Buying a flat or maisonette is slightly more complicated than buying a house, for several reasons! There are several things you need to consider, so it's important to make sure you ask the right questions when going to view your potential new pad. Here are some of our most commonly asked questions, to help you in the meantime!
A freehold property is one where you own the home (bricks and mortar) and the land on which it is built, as opposed to a leasehold property, where you buy the right to occupy the property, which sits upon land – or within a building – that belongs to someone else (the leaseholder). Apartments are leasehold because you share a building with other people, as are all shared ownership properties, which you share with a housing association. The lease is the agreement between parties, which needs to be checked by a solicitor, making leaseholds more legally complicated (and costly) than freehold.
With a leasehold property, you’re effectively buying the right to live in that property for a set amount of time, which can be any amount up to 999 years. As time moves on and the lease changes hands, this value reduces, so it’s vital you know how long is left on the lease and a solicitor will check this for you. Mortgage lenders tend to insist that properties have at least 70 years left on their lease, so, if you buy one with less than 80 years of lease remaining, you may struggle to sell it in 5 to 10 years’ time. An extension can cost several thousand pounds and take many weeks to deal with, so, if the lease is running out, you should try to push to have it extended before you buy.
You need to know how much ground rent and service charge you’ll pay to live in the property and who is responsible for general repairs of any communal areas, so you can budget accordingly. What exactly do the service charges cover and how often are these costs reviewed? This is a regular cost you’ll have to pay when you move in, so you don’t want it to catch you out later.
Are you free to make any alterations you like to your property, or are there restrictions? If so, what are they? These can range from the obvious (you can’t remove internal walls) to more subtle ones, such as making sure you keep the same windows or front door. If you have any big plans for altering the flat, check with your solicitor whether the lease allows for those changes. You might need to get written consent from the landlord before carrying out any works.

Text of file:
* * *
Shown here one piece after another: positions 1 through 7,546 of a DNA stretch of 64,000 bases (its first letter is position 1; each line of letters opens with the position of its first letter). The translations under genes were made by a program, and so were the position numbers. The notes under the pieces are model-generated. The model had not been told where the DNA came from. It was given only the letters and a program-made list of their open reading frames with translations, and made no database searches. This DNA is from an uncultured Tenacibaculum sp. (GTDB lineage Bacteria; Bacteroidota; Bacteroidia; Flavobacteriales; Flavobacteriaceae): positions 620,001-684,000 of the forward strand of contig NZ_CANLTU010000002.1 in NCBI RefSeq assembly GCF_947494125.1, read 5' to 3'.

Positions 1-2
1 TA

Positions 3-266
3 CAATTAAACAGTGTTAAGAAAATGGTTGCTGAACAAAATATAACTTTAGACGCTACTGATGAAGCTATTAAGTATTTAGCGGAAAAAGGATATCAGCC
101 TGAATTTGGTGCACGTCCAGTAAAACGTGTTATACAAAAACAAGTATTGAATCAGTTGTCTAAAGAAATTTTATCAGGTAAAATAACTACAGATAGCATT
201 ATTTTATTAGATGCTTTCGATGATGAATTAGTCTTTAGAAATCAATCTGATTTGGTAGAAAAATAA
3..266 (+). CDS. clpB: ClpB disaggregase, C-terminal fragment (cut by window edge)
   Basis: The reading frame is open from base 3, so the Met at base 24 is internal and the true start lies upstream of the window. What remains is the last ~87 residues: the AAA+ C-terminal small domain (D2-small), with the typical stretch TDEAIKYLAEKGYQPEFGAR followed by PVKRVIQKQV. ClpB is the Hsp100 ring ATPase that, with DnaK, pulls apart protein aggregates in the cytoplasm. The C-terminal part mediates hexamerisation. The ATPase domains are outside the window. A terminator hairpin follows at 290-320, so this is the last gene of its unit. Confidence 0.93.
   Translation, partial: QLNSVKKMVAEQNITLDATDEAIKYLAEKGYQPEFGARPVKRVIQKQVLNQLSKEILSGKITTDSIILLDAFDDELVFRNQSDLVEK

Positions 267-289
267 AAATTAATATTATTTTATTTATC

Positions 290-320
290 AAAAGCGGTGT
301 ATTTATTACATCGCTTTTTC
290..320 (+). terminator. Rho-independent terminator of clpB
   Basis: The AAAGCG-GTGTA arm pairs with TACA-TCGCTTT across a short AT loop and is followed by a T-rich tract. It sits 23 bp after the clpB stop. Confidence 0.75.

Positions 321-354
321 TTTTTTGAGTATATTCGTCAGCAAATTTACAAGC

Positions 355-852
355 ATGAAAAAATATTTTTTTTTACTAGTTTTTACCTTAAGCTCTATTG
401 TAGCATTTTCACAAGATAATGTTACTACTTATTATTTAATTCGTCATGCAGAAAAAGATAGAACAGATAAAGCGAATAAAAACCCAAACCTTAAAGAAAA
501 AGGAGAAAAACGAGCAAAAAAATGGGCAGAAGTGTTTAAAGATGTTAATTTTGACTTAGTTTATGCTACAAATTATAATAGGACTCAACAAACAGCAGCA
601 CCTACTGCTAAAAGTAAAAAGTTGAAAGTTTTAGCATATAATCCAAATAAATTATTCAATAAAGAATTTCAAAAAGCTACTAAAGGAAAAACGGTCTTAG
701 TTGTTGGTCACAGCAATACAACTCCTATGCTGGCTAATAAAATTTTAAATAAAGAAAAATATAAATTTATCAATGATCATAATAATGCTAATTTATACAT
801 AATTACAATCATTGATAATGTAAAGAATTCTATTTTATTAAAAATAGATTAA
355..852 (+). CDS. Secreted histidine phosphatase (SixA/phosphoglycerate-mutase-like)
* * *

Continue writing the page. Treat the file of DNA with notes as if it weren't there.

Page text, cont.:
Your service charges should include costs for general maintenance but might not include costs for potentially major repairs, such as if the roof of your block of flats needs extensive work. If a large repair is needed, you should be aware of who will be responsible and how the costs will be shared. This is important as it may be something you need to budget for in the future.
You’re finally going to have the freedom of your own home, but are you allowed to have pets? In some flats, you’re not allowed to own a dog and in others, you’re not allowed to play music after a certain time. Estate agents are unlikely to know all the restrictions that affect a property, so you should ask your solicitor to check whether there are any restrictions that will stop you doing anything that is important to you.
You’ve most likely looked into the local area and whether it’s got what you want and need nearby, but are there any hidden issues from its past and what’s planned there for the future? Property searches can be ordered by your solicitor and highlight things like whether there’s planning permission for a supermarket over the road, or whether your new home is built on the site of former mines or quarries, which could increase the chance of a sinkhole opening up outside.
In a similar way to when you rent, the landlord owns the property and a separate company often manages it for them. You’ll be dealing with these people regularly, paying service charges to them and asking them to fix any issues that arise, so it’s important you know who you’ll be dealing with. Whether it’s a professional management company or an individual you’ll be dealing with, you need to know.
Other costs can arise that can’t be predicted at the start of a transaction. For example, management companies can make extra charges for changing their records when a new person joins or leaves a property, and for administration fees to provide information you’ll need in order to get a mortgage. This can add a couple of hundred pounds on to the cost of moving, so it’s worth budgeting for.
While you’re buying, your solicitor will answer your questions, but once you’re in your new home, it’s important to know where you can go for advice. The Government’s Lease Advisory Service has a range of information for tenants and landlords and you can use it before or after you move, to check you know what you need to.
If you’re considering moving in 2020, contact your local Leaders branch to discuss your property requirements.
Looking for advice?
If you're looking to let or sell your property, we can help. Get in touch with your local branch or book in for a property valuation.